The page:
• Chip and Dan Heath (2010) explained you have to shape the path.  You have to create the environment which not only encourages people to make the change but shapes their choices. The Heaths’ strongly emphasized the significance of a shared identity.  In fact, they noted it’s our go to decision making model.  We may reason out our decision using the rational model, but when in doubt the elephant wins and we decide in favor of our identity.  Avolio, Walumbwa and Weber (2009) agreed that activating an identity to which people can relate, helps to build a shared identity (p. 427).
    • Gladwell (2006) likened this notion to the broken windows effect.   We are shaped by our environment and the people in it.  Culture is how we make sense of the world and our behaviour shifts according to the environment and context in which we live and work.
    • Daniel, Schwier & McCalla (2003) also noted the value of network ties and configuration as essential aspects of how we access information, which connect back to Gladwell’s connectors, mavens and persuaders.
  • Lastly, the cognitive dimension is based on building meaningful connections in a shared context.  A shared language helps teams facilitate the exchange of information which creates an opportunity to build intellectual capital. Daniel, Schwier and McCalla (2003) noted the significance of shared narratives (p. 6).  Just as Carmine Gallo (2014) explained in Talk Like TED, stories not only help us organize the world, they are given preferential treatment in our memory.  Nahapiet & Ghoshal (1998) also highlighted how stories are a powerful way to not only transfer explicit knowledge, but if you look closely at how the story flows the tacit knowledge is embedded, as well.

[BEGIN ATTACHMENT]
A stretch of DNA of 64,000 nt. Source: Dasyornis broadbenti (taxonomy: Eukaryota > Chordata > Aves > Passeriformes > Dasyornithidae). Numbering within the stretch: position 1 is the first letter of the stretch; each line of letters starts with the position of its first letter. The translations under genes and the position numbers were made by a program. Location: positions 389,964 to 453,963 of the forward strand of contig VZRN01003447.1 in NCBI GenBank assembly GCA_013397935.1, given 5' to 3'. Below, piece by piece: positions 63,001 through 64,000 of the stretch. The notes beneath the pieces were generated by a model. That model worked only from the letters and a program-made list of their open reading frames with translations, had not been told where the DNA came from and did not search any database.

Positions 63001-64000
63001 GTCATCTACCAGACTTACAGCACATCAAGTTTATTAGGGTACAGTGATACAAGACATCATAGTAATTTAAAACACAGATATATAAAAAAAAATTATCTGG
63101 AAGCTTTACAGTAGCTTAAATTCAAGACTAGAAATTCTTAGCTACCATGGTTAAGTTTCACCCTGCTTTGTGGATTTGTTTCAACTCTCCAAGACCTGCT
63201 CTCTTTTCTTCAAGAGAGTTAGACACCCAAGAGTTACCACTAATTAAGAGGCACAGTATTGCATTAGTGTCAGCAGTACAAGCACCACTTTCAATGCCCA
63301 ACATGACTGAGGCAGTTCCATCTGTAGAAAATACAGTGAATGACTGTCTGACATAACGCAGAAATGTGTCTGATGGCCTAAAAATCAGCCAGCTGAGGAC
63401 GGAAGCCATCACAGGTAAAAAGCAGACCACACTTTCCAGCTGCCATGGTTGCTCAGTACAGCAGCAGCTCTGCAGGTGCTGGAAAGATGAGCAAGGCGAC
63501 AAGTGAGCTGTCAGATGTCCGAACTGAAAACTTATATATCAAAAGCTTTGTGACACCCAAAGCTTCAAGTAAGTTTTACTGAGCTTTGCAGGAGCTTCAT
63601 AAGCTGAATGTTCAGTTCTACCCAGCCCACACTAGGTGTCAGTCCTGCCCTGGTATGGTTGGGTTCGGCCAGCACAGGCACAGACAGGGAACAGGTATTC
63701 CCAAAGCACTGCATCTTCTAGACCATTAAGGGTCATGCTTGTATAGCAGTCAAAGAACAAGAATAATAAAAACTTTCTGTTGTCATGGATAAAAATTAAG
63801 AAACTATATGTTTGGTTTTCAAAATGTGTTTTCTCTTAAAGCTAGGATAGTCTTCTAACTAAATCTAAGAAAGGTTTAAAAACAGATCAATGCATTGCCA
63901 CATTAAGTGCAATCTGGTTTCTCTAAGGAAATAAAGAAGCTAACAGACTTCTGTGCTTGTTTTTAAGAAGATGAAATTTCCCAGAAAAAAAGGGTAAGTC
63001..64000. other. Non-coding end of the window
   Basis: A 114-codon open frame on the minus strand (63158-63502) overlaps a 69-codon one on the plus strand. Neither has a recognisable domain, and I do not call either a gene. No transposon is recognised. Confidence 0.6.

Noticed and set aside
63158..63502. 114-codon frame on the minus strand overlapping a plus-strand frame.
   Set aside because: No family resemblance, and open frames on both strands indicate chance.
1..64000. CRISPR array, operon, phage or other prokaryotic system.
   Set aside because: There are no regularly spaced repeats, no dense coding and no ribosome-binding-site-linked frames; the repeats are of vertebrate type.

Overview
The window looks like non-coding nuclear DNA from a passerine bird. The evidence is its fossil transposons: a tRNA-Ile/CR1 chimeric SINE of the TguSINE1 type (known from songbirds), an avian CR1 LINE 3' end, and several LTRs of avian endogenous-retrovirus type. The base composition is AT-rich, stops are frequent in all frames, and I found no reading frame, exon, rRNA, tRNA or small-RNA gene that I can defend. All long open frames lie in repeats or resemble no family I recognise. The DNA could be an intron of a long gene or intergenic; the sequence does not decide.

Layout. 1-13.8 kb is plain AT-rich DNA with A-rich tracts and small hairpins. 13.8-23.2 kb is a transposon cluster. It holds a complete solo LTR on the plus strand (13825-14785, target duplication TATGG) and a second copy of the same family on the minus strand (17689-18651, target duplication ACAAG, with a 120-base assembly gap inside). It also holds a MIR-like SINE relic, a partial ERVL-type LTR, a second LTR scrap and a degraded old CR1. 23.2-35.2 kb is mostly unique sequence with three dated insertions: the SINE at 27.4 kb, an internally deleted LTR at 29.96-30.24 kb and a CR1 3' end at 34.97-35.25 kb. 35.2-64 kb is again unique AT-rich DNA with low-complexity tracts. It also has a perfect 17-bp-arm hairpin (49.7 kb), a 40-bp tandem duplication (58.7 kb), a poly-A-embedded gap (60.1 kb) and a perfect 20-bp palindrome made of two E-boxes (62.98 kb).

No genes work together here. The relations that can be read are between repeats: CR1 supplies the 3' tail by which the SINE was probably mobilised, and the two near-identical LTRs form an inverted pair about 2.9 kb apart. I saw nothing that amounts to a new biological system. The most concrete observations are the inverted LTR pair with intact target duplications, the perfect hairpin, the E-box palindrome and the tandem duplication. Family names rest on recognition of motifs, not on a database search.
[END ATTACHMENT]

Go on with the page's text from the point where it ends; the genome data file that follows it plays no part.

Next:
• Bolden, Gosling, Marurano and Dennison (2003) pointed out that although there are many different leadership theories, there is no one size fits all leadership style and each theory lends itself to different styles, followers and situations (p. 8).  Knowing what style to apply depends on your context and situation and it’s an important part of responding to the needs of your team

Melrose, Park and Perry (2015) reminded us of the value of articulating our personal philosophy.  Before we can decide what or how to reach our destination, we have to understand why we chose that teaching approach in the first place.  Reflecting on your personal philosophy of learning and leadership is an important part of growing as a leader.  We all have a go to framework that not only helps us organize our learning, but it’s what we default to in times of stress.  In his TED Talk – How great leaders inspire action, Simon Sinek explained

people don’t buy what you do they buy why you do it.

Whether it’s selling a product, implementing a change or teaching a new skill.  People don’t buy in because you told them to, they are drawn to your why.  Just think about the teachers and leaders that have inspired you. It was likely their genuine enthusiasm and leadership style that you connected with most.   A strong understanding of content is important but unless people understand why the concept is important, it’s just data.

It doesn’t mean that your why or your personal philosophy of leadership or learning won’t change.  They will continue to evolve.  What’s important is that you are an active part of the evolution.  It’s the small actions each day that become the habits shaping your path and in turn your life.  Make sure you are becoming the leader you want to be not just the one that happened.